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How Hotels Plan for Recovery Beyond COVID-19

How Hotels Plan for Recovery Beyond COVID-19
Joe Cortez

It’s no secret that the travel industry is one of the deepest-hurt industries by the novel Coronavirus outbreak. The virus leading to the COVID-19 disease has killed thousands all around the world, creating an immeasurable human toll that we may never recover.

Seemingly overnight, airlines grounded planes due to regulations and lower demand. Likewise, hotels were forced to furlough or outright layoff thousands of employees due to a lack of guests.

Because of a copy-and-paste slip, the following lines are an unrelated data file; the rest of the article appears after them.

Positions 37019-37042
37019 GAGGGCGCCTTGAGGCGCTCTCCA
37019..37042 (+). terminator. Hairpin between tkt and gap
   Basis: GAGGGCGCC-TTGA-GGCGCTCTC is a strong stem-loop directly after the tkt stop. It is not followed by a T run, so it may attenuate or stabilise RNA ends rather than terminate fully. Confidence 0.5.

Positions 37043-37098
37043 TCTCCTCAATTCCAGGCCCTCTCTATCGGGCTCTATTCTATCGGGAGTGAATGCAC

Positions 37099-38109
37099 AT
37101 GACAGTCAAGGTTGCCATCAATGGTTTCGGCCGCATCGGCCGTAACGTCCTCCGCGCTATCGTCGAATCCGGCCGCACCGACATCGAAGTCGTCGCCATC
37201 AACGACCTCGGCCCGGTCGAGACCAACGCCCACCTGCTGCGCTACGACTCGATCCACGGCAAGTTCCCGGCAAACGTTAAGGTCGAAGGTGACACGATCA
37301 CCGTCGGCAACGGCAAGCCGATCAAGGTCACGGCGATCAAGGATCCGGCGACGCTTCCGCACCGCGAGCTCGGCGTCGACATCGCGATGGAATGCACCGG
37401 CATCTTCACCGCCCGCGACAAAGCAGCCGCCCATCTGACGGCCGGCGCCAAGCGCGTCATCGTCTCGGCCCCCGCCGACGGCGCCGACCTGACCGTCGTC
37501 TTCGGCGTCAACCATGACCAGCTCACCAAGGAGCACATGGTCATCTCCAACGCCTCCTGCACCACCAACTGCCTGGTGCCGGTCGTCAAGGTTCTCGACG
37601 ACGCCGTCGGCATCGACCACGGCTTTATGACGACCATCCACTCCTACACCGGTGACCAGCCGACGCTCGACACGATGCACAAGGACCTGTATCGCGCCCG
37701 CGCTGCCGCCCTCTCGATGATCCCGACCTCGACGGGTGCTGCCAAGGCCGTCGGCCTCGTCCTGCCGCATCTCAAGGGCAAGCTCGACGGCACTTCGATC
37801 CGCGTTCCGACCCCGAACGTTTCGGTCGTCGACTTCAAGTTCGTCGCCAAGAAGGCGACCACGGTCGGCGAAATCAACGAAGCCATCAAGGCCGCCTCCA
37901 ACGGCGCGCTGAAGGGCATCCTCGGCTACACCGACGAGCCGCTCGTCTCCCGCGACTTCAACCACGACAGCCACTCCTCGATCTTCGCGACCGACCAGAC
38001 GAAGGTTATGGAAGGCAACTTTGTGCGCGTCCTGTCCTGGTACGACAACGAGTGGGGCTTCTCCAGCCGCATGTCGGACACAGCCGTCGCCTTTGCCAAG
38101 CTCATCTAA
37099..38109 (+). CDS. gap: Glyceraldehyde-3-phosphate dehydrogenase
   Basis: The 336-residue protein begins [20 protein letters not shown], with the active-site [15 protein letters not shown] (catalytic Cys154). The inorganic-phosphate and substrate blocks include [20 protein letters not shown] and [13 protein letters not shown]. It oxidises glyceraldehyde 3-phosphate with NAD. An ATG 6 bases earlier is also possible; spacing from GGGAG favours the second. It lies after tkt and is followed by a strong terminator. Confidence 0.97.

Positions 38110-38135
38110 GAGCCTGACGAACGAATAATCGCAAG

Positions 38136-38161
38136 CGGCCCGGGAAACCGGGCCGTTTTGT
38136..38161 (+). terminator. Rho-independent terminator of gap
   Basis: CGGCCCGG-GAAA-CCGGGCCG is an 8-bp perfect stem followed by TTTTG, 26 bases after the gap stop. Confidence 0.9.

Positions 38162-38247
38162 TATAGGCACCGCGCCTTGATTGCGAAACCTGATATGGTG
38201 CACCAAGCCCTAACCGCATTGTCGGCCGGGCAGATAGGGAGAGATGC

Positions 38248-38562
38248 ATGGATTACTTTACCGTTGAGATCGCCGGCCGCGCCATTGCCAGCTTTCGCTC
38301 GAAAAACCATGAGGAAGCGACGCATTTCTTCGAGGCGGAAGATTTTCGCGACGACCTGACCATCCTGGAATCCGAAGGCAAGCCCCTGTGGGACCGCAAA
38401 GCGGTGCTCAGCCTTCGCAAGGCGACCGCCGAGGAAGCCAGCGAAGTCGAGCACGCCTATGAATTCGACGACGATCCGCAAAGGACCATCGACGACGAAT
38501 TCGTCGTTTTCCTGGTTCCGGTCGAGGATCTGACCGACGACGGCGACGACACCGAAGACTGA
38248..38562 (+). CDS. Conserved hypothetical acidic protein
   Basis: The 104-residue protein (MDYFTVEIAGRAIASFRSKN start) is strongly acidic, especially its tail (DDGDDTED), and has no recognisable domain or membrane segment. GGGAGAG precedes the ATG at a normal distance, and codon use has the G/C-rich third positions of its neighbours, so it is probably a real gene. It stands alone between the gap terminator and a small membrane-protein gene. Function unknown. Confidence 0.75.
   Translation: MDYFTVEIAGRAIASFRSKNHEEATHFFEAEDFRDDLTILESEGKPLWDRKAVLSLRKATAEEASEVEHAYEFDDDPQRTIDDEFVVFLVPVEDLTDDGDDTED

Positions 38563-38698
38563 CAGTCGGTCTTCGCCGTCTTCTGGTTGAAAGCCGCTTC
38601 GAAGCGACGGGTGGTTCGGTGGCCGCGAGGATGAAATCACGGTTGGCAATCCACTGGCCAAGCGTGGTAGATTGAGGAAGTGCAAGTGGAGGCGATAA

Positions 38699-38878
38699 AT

As we look beyond this situation and towards the “new normal” post-Coronavirus, how will hotels survive? Will pricing trend lower to attract guests once more? And will hotels offer generous specials to reward loyal guests?

Like everything in the travel world: Your actual points value may vary now and well beyond the catastrophe that is and was COVID-19.

The state of the hotel industry today

COVID-19 has not been kind to the hospitality industry as a whole. But the numbers being reported are absolutely dismal for everyone to read.

According to hospitality consultants STR, occupancy rate among reporting hotels over the week of Apr. 25, 2020 compared to last year fluctuates from -62.2 percent, to a low 26 percent. The average daily rate for hotel rooms has dropped nearly 50 percent to $73.61. The amount of money hotels are making on rooms is even less: $19.13 in revenue per available room.